Date of Award


Publication Type

Doctoral Thesis

Degree Name



Industrial and Manufacturing Systems Engineering

First Advisor

Monforton, G. R.,


Engineering, Industrial.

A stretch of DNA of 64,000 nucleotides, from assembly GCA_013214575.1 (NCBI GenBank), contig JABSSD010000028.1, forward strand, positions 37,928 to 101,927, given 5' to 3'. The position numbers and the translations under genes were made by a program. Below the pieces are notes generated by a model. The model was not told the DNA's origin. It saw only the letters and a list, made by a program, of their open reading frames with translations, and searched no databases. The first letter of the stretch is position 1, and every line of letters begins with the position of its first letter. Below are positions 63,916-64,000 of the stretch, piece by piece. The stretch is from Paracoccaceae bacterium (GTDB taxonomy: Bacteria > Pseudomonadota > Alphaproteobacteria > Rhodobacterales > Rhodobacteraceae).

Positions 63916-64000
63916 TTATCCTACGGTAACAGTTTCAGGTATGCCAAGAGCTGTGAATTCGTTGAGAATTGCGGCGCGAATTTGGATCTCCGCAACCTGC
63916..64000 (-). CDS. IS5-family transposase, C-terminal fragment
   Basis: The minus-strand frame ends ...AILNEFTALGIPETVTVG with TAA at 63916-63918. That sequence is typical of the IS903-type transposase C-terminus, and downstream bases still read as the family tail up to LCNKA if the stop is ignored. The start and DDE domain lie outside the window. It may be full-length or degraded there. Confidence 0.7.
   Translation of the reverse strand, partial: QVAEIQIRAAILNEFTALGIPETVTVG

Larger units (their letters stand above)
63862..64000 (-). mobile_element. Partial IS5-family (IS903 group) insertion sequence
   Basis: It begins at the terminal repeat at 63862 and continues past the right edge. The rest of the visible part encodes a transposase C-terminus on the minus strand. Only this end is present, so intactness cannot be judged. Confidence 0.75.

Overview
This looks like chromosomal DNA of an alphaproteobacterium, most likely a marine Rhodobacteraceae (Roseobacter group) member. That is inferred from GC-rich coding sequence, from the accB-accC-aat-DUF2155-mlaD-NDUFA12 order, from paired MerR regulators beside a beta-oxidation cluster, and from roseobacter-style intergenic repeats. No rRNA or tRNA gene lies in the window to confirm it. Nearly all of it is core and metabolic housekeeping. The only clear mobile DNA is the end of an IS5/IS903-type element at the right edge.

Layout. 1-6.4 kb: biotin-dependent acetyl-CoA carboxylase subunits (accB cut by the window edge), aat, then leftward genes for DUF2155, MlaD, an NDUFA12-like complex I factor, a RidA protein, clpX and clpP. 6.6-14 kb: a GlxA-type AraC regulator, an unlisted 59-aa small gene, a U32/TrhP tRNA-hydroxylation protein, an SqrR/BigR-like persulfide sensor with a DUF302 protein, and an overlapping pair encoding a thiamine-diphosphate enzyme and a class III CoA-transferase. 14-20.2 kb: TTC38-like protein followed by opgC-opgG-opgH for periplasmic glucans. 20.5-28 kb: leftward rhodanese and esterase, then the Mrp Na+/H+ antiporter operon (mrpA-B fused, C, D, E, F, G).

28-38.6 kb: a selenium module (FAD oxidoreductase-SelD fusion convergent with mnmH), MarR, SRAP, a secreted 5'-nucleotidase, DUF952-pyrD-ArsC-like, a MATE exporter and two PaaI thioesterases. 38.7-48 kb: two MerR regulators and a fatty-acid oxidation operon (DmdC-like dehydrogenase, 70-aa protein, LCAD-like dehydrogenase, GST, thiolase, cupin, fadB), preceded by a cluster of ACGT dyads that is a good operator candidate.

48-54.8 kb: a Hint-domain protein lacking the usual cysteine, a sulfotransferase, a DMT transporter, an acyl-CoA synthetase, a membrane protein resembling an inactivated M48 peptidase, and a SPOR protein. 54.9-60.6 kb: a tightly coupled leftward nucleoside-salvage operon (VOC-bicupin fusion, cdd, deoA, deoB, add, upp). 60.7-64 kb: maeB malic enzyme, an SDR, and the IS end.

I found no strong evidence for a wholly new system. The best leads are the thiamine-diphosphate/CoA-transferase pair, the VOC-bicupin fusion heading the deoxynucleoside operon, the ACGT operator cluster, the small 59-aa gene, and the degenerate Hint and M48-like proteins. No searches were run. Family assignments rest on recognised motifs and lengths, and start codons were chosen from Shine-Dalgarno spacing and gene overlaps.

One of the problems in the design of cellular manufacturing systems is the cell formation, which is essentially the identification of part families and machine groups. The objective of this research is to develop mathematical models to address the issues for cell formation encountered in cell design and suggest efficient solution methodologies to solve the models developed. It is assumed that a part can be produced through one or more process plans. Each operation in a process plan can be performed on alternate machines. Thus, for each process plan we have a number of production plans depending on the machines selected for each operation. It is also assumed that the demand for a part could be split and can be produced in more than one cell. The plans identified to produce the same part in different cells could be different. The cell formation problem, in addition to identifying part families and machine groups is to specify the plans selected for each part, quantity to be produced through the plans selected, machine type to perform each operation in the plans, total number of machines required, machines to be relocated, machines to be replaced and parts and machines to be selected for cellularization considering demand, time, material handling and resource constraints. Some pertinent objectives to be considered are minimization of investment, operating cost, machine relocation cost, material handling cost and maximization of output. Consideration of physical limitations such as upper bound on cell size, machine capacity, material handling capacity etc., should also be incorporated into the cell design process. Accordingly, a number of mathematical models are developed to provide a framework for discussing the issues related to design of cellular manufacturing systems. All the models developed are large scale linear and mixed integer programs. For the solution of the linear and relaxed mixed integer programming models, an efficient column generation scheme is presented. In the problems under consideration, column generation is achieved by solving simple assignment problems. A branch and bound scheme on the integer variables leads to an optimal solution for the mixed integer programs. Each node in the branch and bound tree represents a solution to an augmented continuous problem with additional constraints on the integer variables. These additional constraints are easily incorporated without increasing the size of the problem by the bounded variables procedure. A number of illustrative examples are solved to illustrate the application of the solution methodology. Computational experience is provided for a few test problems and statistics on number of nodes, number of plans generated, number of pivot operations, number of assignment problems solved and time for execution are included. (Abstract shortened by UMI.)Dept. of Industrial and Manufacturing Systems Engineering. Paper copy at Leddy Library: Theses & Major Papers - Basement, West Bldg. / Call Number: Thesis1990 .R347. Source: Dissertation Abstracts International, Volume: 52-11, Section: B, page: 6021. Chairperson: G. R. Monforton. Thesis (Ph.D.)--University of Windsor (Canada), 1990.